Business Services

Business services

Business services are a wide range of activities that support the operation and management of a business, without generating tangible goods or services. They include information technology services like consulting, auditing and the provision of a help desk, which are usually documented in a service level agreement (SLA). This category also includes human resources services such as recruiting, training and HR management; and other professional services like accounting, legal advice and management consultancy.

A major component of the business services sector is outsourcing, which involves the contracting of a business function to an outside vendor. This can be a cost-effective way to access expertise and capabilities that are not available in-house, such as a complex IT infrastructure, or to cover the short-term or seasonal requirements of certain business functions. In many countries, the business services industry is a large contributor to GDP, especially in low-income regions where it is often the largest segment of the economy.

The four key components of a business services strategy are: strategy, structure, processes and culture. The success of a business services strategy is highly dependent on the alignment of these elements, as they all work together to create a value proposition that is unique in the marketplace.

In modern economic theory, most products are considered to fall between a pure commodity good and a business service, with the exception of utilities that actually deliver physical goods, such as water or electricity. Many business services are intangible and non-physical, such as the atmosphere of a restaurant or the wait staff in a dining room. Other intangibles are the business-to-business services such as advertising, marketing and sales outsourcing.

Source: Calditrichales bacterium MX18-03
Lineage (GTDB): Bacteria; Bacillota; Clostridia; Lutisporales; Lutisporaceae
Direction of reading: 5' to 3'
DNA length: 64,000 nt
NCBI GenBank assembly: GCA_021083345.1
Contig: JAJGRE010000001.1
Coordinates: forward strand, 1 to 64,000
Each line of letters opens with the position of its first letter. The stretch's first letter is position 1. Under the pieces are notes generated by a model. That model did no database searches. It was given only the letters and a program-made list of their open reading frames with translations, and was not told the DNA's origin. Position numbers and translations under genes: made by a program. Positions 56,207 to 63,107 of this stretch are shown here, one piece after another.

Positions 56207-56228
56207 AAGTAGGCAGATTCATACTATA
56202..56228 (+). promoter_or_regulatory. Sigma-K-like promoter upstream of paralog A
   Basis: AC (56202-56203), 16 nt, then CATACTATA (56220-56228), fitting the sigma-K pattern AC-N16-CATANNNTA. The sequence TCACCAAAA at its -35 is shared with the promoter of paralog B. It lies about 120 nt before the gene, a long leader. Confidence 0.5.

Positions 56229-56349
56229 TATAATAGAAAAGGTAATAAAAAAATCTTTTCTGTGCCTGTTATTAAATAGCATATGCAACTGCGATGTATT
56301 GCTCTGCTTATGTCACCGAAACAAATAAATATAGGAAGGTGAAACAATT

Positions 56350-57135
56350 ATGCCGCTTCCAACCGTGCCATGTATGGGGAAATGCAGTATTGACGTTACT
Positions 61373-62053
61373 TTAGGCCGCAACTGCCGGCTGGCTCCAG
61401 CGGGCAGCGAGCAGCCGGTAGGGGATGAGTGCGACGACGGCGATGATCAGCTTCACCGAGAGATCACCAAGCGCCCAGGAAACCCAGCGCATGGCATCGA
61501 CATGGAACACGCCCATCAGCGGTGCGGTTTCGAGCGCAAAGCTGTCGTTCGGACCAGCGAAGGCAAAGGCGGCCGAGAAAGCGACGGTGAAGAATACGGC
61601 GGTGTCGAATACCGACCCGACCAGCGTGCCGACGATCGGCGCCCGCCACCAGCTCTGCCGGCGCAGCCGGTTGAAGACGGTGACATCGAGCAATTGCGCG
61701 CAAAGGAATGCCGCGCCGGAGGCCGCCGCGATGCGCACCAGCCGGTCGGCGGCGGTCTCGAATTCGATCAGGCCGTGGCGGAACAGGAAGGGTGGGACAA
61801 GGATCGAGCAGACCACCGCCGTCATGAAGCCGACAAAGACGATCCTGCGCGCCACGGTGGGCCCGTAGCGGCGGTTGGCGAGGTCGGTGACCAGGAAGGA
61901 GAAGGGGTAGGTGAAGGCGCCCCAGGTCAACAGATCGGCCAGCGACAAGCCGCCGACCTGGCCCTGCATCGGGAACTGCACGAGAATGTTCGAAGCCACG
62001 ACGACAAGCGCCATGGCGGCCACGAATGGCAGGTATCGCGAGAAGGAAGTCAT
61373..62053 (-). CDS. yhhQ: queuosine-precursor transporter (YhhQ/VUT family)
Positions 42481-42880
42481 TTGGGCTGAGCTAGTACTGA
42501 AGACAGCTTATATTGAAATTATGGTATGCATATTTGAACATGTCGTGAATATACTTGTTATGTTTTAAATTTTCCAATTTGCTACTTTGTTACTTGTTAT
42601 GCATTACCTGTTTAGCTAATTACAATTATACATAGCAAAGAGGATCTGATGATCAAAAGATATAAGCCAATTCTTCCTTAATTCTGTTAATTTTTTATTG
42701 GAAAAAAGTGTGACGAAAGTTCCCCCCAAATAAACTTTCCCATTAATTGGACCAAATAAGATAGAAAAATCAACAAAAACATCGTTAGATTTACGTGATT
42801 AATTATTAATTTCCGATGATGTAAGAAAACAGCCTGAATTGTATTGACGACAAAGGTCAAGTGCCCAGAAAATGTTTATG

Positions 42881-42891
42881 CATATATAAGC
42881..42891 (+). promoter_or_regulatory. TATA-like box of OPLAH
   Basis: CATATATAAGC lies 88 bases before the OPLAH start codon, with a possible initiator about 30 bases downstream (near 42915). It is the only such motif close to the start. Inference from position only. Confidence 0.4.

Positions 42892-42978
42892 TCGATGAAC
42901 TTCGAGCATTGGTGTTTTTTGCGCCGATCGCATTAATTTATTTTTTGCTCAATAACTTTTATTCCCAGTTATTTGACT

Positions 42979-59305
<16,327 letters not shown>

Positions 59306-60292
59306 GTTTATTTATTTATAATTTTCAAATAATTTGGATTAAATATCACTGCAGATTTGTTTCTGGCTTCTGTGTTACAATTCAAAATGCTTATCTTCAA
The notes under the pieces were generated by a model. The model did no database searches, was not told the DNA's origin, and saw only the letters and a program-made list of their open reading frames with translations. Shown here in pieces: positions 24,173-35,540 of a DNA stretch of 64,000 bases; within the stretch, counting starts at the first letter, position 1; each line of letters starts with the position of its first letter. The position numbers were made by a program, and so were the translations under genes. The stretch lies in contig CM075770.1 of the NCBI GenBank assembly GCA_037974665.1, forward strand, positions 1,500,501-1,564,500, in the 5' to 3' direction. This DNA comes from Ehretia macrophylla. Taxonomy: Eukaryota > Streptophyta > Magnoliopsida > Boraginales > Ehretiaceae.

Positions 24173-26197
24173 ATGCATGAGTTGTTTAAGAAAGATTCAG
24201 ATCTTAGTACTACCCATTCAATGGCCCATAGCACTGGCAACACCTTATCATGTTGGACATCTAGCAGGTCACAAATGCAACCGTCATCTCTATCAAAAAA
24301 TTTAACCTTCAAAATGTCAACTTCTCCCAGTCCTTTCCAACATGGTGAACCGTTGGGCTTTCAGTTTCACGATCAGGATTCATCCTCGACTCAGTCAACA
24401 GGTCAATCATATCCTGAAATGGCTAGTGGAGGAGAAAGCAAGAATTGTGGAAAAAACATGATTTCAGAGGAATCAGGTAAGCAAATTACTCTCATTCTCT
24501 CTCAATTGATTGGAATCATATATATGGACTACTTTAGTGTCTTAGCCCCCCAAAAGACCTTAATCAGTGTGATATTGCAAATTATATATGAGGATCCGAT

Typically, a service business is less expensive to operate than a manufacturing or trading business because there are fewer overhead costs. The primary source of revenue is from the sale of the service to its customer, which is often a corporate client. In a B2B environment, a service business is also likely to be more profitable than one that sells to consumers.

A common business-to-business model is the service company that operates a business-to-business ecommerce platform, such as Amazon Business. Another popular approach is the professional services firm that offers a range of consulting and advice to businesses, from a marketing consultant to an accountant. Other important business-to-business services include IT services such as software or cloud computing, telecommunications and logistics.

While some companies employ their own in-house service departments, most rely on third-party providers of business services. The most commonly used services are logistics, such as warehousing and shipping; IT; management consulting; and training. These providers are able to save time for the client by focusing on those areas where they have expertise and experience. They can also scale up or down their services in response to a change in the needs of the client, which is particularly important for a business that deals with seasonal demand. This enables the client to focus on its core operations while using its resources as efficiently as possible.